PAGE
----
OSU prof honored for his role in mediating international water disputes
“Water management,” says Aaron Wolf, “is conflict management.”
He should know. Wolf, an Oregon State University geography professor and director of the university’s Program in Water Conflict Management and Transformation, has traveled the world mediating some of the planet’s most intractable water disputes.
While it’s not the career he imagined for himself as a young researcher, Wolf says, it was a natural progression from his study of one of the world’s most vital — and increasingly scarce — natural resources.
“I started off in the sciences doing groundwater modeling,” he said, “and quickly realized people were at the heart of both the problems and the solutions.”
Earlier this month Wolf traveled to Italy to accept an international prize for his work in the field. The Monito del Giardino (“Warning from the Garden”) Award, bestowed by the Bardini and Peyron Monumental Parks Foundation of Florence, comes with a substantial amount of prestige: Last year’s recipient was primatologist and environmental activist Jane Goodall.
Wolf calls his award more a recognition of the importance of water conflict mediation than an individual honor.
“The United Nations has designated this the International Year of Water Cooperation, so for (the award committee), this is what they wanted to focus on,” he said.
Still, Wolf is undeniably one of the leaders in the emerging field, consulting with the U.S. Agency for International Development, the World Bank, the U.S. State Department and numerous foreign governments.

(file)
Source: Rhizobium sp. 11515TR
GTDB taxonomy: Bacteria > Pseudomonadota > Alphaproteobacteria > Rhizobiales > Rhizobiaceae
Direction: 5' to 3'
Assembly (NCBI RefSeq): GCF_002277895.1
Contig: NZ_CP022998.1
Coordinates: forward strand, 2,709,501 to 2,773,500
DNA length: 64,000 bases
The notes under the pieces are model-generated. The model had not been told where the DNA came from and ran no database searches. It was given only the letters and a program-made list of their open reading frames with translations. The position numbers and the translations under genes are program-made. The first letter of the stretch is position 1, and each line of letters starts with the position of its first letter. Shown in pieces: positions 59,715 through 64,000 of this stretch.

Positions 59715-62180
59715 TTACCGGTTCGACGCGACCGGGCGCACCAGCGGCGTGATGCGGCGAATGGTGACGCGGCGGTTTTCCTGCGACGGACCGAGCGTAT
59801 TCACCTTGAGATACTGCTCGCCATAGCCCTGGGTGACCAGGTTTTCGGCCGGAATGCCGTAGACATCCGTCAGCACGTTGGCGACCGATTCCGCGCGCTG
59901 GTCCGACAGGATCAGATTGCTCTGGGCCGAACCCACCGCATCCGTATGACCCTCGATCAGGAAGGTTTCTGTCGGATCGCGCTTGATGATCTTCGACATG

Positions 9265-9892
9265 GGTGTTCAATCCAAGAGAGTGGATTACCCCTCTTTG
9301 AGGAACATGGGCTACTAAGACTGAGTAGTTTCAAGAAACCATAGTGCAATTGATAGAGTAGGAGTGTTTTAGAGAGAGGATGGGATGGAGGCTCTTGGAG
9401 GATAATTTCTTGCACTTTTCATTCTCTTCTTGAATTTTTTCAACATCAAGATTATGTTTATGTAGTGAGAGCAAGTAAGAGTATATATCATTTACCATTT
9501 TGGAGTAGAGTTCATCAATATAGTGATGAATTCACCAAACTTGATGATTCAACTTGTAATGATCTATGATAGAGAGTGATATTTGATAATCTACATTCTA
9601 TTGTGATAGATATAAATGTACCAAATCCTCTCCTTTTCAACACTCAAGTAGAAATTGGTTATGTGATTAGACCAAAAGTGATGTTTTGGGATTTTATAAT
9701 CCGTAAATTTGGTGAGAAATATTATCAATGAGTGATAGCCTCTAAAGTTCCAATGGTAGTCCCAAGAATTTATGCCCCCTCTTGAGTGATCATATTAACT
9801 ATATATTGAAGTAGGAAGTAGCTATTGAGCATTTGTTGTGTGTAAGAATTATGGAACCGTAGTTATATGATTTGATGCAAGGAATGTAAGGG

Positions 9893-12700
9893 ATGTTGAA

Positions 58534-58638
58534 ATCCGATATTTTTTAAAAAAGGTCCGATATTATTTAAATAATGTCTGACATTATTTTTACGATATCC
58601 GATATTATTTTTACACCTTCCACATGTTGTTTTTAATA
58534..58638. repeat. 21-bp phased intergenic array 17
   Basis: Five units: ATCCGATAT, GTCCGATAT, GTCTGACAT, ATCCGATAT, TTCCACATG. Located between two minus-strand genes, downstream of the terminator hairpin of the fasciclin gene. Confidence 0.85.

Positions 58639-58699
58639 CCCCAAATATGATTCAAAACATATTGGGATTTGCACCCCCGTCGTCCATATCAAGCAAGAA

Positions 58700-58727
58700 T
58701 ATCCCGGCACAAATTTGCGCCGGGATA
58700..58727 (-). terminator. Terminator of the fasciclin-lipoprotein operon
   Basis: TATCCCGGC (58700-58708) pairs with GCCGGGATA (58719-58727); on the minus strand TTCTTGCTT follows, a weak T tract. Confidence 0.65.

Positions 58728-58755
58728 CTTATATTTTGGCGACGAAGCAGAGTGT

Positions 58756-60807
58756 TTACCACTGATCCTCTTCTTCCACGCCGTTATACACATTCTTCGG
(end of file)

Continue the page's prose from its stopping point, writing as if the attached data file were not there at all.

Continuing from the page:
Since the early 1990s, he has been involved in facilitating negotiations among Jordan, Israel, Lebanon and Syria over how best to manage the water of the Jordan River Basin.
The resource is vital to all four governments, with surface streams and aquifers that cross multiple borders, but finding areas of agreement is a painstaking process fraught with difficulties and measured in small, incremental victories.
“To this day, Syrians and Israelis won’t sit in a room together, nor will Lebanese and Israelis,” Wolf noted. “To manage water efficiently you also have to manage it cooperatively, and that’s something that is just not possible in some places.”
But Wolf, and others like him, keep trying.
Where progress is made, it’s often the result of patient and careful listening. In one multinational dispute, for instance, Wolf discovered that one of the most intransigent participants didn’t necessarily oppose an agreement but was worried about its ability to meet technical monitoring requirements. He was able to broker a face-saving compromise.
“The party that says no the most and the fastest generally is the weakest party,” Wolf said. “At some point, we find anger masking vulnerability.”
The Monito del Giordano prize comes with a cash stipend, but it’s not intended to go into the winner’s pocket. Instead, the honoree gets to direct the funds to a worthy cause.
The award committee decreed that this year’s payout of 15,000 euros is to help fund a water project that will facilitate dialog between Israelis and Palestinians, and Wolf has a doozy lined up: an effort led by an Israeli colleague to clean up a heavily polluted stream that starts in the West Bank, then winds past Bedouin and Jewish settlements in Israel before flowing into Gaza.
It’s the kind of thorny problem Wolf has in mind when he’s talking to students in his water conflict management classes, such as the one he’s co-teaching this month as part of OSU’s second annual Natural Resources Leadership Academy.
On a warming planet with a growing population and shrinking reserves of fresh water, he believes, the skills to solve these kinds of cross-border disputes are increasingly vital.
“It is an issue that’s getting bigger and bigger, there’s no question about it,” Wolf said. “That’s why it’s so important to train these guys.”
Contact reporter Bennett Hall at email@example.com or 541-758-9529.